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                • #9
                  IT experience.

                  Originally posted by mcogilvie View Post
                  Here's a good back-of-the-envelope estimate:

                  L = least possible time the project could take (most optimistic)
                  M = most likely time for the project to take (best guess)
                  W = worst case for time project could take (most pessimistic)

                  Obviously L < M < W

                  Estimated time = (L+3*M+W)/5

                  If you can't estimate these 3 times, then you have a project of learning something about project planning....
                  My IT experience tells me that we should omit the division by 5:

                  Estimated time = L+3*M+W

                  Comment


                  • #10
                    Originally posted by lareaarnett View Post
                    And here is the key:

                    you are not trying to GUESS how long it will take, you are trying to DECIDE when you are going to do it. Your decision may take into account the other things on your plate but it IS still your decision.
                    This is a good answer but it reveals the weakness of GTD. which gives you you a good method/intuition of what you should do now in the light what you have on your plate now but does NOT give you any method of PLANNING multiple projects. That means you have no ability to know when will your new project end or how will it push your current projects if it is high priority. True , your will have better feeling but you can not base it . I just wanted to verify this. I will be glad to be corrected.

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                    • #11
                      Originally posted by eranmaayan View Post
                      This is a good answer but it reveals the weakness of GTD. which gives you you a good method/intuition of what you should do now in the light what you have on your plate now but does NOT give you any method of PLANNING multiple projects.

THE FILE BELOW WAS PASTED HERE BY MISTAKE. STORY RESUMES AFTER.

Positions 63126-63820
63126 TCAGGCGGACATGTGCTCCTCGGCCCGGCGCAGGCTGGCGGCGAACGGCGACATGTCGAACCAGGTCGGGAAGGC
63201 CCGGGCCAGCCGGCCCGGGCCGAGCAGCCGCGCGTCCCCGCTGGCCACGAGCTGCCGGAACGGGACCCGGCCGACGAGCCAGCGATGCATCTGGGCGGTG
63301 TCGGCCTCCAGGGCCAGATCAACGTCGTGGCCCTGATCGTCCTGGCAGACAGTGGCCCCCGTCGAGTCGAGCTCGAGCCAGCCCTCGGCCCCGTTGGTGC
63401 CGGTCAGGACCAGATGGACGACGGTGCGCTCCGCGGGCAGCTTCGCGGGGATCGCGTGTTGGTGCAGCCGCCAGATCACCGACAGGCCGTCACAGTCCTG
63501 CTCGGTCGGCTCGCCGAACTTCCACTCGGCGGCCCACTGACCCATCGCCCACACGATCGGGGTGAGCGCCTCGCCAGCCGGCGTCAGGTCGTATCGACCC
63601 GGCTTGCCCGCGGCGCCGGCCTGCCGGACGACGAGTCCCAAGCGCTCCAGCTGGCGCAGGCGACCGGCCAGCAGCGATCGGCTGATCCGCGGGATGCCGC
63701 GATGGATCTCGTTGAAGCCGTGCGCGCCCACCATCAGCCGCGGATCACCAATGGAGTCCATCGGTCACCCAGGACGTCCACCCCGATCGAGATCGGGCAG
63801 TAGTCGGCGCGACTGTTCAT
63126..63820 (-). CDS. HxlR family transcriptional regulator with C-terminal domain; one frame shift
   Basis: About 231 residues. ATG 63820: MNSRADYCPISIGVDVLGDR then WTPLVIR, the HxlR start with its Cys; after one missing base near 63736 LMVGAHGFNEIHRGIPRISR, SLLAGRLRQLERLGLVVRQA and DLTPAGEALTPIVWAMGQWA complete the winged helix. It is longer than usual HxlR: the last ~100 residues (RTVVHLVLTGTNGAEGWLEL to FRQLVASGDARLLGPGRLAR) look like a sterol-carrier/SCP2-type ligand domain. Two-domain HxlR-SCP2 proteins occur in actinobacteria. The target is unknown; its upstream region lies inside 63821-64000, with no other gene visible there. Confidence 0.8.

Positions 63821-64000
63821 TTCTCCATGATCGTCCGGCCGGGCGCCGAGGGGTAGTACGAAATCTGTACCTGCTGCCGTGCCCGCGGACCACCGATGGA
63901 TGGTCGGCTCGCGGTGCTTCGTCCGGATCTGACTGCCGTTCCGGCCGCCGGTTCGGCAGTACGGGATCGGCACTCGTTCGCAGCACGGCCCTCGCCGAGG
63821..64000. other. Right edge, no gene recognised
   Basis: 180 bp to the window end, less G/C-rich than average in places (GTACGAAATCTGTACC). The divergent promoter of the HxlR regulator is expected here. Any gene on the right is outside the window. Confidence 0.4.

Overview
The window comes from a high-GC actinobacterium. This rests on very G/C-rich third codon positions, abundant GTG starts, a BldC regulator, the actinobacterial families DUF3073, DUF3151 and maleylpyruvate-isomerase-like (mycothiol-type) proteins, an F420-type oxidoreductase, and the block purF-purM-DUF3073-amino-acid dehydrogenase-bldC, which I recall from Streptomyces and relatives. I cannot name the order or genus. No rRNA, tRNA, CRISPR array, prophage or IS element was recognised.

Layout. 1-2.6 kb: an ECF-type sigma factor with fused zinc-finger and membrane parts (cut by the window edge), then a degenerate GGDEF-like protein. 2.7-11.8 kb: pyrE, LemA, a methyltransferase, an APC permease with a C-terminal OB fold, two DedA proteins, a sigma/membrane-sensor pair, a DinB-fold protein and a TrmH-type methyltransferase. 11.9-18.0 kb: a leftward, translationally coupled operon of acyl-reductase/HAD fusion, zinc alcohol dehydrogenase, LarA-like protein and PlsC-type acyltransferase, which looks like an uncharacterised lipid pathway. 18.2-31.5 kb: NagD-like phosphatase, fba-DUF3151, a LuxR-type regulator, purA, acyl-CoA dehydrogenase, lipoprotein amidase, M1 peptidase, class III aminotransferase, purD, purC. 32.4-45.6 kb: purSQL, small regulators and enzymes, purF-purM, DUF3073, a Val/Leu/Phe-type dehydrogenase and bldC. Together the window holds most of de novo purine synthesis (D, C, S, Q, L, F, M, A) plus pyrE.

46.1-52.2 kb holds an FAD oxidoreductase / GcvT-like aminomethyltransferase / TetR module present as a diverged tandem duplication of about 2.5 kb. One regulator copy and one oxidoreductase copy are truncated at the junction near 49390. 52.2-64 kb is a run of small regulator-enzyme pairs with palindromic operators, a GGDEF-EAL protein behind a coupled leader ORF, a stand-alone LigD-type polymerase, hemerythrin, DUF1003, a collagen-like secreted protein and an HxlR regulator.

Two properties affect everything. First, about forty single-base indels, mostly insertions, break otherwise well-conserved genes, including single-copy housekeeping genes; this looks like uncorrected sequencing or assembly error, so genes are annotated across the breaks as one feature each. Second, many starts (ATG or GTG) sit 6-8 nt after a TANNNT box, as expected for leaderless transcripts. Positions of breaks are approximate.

There are many things that GTD intentionally doesn't provide. As far as I know, David Allen has never suggested that GTD provides what you seek. I could well be mistaken, though; can you please point me to a case where he's done so?

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                      • #12
                        Originally posted by eranmaayan View Post
                        This is a good answer but it reveals the weakness of GTD. which gives you you a good method/intuition of what you should do now in the light what you have on your plate now but does NOT give you any method of PLANNING multiple projects. That means you have no ability to know when will your new project end or how will it push your current projects if it is high priority. True , your will have better feeling but you can not base it . I just wanted to verify this. I will be glad to be corrected.
                        What Brent said. See also Chapter 3 of the GTD book, on planning, in which DA discusses some of the limits of his back-of-the-envelope planning model.

                        In my experience, the first step in deciding when a project will end is to develop a good estimate of how long it will take. That estimate must come from your own domain-specific knowledge. Only then can you even begin to discuss workload management and planning and scheduling for multiple projects. Seems fundamental, but is actually remarkably difficult.

                        Katherine